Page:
The only slight criticism is that some of the poetry can be much tougher to read within a level than the stories within the same book….but then again, this is true in adult poetry too.
Each level steps up at a reasonable pace so the child isnt swamped at the next level.
The ‘New’ Curriculum advocates the introduction
of formal reading in Senior Infants
I think this is a good thing because…
When I started teaching in 1982,
we introduced the formal schemes after Halloween
whether the children were ready or not.
I love the change the New Curriculum brought.
One of my own children learnt under the old system
and the other learnt under the new.
I loved the way my younger child leared to read.
It was the ‘scenic route’;
a lot of parent or teacher reading to child in
Junior Infants and ‘shared’ and ‘paired’ reading.
It was a much more pleasant process
and less stressful for me as a parent
or teacher, and for the children.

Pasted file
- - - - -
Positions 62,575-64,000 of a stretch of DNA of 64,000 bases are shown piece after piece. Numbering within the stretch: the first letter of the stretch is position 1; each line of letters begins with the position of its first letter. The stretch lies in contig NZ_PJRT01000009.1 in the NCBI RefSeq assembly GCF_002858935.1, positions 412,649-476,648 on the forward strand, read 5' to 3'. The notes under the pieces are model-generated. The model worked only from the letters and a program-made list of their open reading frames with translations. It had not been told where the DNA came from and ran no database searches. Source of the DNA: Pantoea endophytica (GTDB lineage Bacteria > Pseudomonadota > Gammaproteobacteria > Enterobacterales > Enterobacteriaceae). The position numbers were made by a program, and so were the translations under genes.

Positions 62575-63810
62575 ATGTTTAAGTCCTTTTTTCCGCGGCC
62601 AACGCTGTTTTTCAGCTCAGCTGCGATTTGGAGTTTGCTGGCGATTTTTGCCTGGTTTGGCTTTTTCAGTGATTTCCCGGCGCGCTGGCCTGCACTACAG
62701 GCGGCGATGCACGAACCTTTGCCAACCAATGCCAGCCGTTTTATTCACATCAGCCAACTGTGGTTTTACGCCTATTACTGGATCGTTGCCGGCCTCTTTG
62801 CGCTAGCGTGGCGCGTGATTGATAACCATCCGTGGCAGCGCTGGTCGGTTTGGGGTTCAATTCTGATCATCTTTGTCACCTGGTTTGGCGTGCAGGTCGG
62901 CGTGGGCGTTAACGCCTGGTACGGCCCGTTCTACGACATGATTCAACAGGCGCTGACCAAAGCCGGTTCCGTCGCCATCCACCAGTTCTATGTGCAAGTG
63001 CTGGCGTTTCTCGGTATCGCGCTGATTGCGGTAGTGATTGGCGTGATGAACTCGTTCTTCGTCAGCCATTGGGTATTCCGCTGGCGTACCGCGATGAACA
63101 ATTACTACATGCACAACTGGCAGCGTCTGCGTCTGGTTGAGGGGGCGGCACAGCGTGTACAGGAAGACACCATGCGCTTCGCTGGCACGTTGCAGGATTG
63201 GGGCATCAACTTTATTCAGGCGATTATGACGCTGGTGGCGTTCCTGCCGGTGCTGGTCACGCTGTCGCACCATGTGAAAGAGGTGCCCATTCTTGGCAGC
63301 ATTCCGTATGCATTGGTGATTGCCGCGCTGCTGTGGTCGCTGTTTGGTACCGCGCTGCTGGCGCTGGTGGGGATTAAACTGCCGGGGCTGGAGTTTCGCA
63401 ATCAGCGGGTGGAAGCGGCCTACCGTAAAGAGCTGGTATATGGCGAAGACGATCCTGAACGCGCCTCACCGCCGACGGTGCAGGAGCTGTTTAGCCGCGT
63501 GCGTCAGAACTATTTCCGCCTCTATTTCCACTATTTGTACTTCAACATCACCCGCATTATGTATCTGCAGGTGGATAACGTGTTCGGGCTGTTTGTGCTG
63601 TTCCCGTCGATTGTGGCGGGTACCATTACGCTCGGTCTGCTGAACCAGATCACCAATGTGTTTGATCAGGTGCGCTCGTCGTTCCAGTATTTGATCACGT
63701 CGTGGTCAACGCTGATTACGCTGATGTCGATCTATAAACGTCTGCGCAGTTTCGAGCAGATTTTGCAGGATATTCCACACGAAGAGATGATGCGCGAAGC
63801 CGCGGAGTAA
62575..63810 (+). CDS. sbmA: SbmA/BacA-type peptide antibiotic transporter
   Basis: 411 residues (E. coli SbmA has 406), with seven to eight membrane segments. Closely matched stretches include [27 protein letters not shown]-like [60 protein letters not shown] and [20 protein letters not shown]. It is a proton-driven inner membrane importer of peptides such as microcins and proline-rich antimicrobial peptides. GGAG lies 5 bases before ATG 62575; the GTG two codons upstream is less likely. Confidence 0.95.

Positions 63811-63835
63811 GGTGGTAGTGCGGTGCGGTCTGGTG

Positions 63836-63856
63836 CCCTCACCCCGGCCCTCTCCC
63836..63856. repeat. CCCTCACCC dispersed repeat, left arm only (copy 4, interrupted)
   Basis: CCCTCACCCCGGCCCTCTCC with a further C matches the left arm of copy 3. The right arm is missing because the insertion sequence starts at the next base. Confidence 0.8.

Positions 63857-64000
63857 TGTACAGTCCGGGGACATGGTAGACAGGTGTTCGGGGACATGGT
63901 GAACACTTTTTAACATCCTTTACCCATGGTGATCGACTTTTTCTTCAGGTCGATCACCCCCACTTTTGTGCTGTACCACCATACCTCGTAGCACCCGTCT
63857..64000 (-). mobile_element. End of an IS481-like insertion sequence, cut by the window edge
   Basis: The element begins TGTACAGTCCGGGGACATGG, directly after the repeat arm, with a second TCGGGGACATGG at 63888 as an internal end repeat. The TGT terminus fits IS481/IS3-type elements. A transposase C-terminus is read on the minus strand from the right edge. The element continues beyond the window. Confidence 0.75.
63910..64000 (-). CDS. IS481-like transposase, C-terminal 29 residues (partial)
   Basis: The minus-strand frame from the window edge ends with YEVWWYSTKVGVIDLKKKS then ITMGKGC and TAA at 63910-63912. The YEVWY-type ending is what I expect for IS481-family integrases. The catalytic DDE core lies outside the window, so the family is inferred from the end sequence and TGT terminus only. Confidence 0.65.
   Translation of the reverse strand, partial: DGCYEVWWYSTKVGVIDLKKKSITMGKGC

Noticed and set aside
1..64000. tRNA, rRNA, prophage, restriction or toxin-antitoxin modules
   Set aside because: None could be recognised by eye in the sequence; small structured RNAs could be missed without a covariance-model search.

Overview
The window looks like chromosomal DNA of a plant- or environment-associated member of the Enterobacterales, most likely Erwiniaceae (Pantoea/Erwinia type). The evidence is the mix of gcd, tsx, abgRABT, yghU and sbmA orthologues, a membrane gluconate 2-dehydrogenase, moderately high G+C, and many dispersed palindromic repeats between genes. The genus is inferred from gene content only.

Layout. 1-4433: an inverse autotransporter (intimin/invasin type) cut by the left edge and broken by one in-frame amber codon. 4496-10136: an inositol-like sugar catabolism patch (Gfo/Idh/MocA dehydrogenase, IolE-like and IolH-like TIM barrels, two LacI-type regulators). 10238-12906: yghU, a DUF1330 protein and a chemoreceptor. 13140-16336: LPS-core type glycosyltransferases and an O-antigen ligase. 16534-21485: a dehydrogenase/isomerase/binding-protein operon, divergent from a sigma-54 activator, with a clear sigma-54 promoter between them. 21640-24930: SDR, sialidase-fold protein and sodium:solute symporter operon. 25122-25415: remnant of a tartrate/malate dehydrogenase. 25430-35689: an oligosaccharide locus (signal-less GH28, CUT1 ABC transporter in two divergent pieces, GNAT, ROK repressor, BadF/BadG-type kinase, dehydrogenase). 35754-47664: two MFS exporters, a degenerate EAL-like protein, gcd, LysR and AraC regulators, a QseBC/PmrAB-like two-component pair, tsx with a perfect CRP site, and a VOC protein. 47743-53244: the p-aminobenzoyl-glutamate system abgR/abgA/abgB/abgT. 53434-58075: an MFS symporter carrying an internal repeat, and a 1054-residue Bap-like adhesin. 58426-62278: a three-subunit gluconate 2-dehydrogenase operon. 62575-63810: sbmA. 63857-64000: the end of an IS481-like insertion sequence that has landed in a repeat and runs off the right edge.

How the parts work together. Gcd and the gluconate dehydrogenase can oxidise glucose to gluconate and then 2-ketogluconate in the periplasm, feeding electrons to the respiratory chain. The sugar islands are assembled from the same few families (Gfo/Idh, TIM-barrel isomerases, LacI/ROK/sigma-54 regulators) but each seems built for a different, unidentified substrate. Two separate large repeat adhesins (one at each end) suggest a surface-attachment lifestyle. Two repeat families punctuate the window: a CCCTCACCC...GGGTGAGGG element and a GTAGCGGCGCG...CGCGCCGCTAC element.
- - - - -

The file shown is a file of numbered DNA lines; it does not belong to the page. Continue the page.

I love how in Junior Infants,
without the pressure of formal reading,
one can concentrate on language development
and early reading skills.
In class I love the big books
and the wide range of library books.
The language the children acquire
from these ‘real’ books is so much richer
than that which is in a ‘reader’.
I realise there can be pressure to start the readers
but when the library books make their way home regularly,
parents should be reassured.
I used find, ‘back in the day’
when we introduced reading after Halloween,
I could have a child reading passably,
but they didn’t know their alphabet or phonics thoroughly.
The language development I had time for was very limited;
the child who thought a young cow was a puppy comes to mind.
(Obviously I don’t teach in a rural area :))
It came to a point where sometimes
I saw children trying to decode words
that weren’t in their vocabulary anyway.
How would that boy decode ‘calf’ for example
if he didn’t know that word.
I found introducing reading too early
gave children their first experience of failure 🙁
when they saw someone in the class
rattle up the reading ladder
and they were stuck on Book One.
With the ‘extra’ time on hand
we used be able to have a veritable ‘Book Club’
in class where the children really enjoyed talking
about how the ‘Gingerbread Man’ and ‘The Enormous Turnip’
were the same and how they were different.
‘Education is not a race. Enjoy the journey.’ 🙂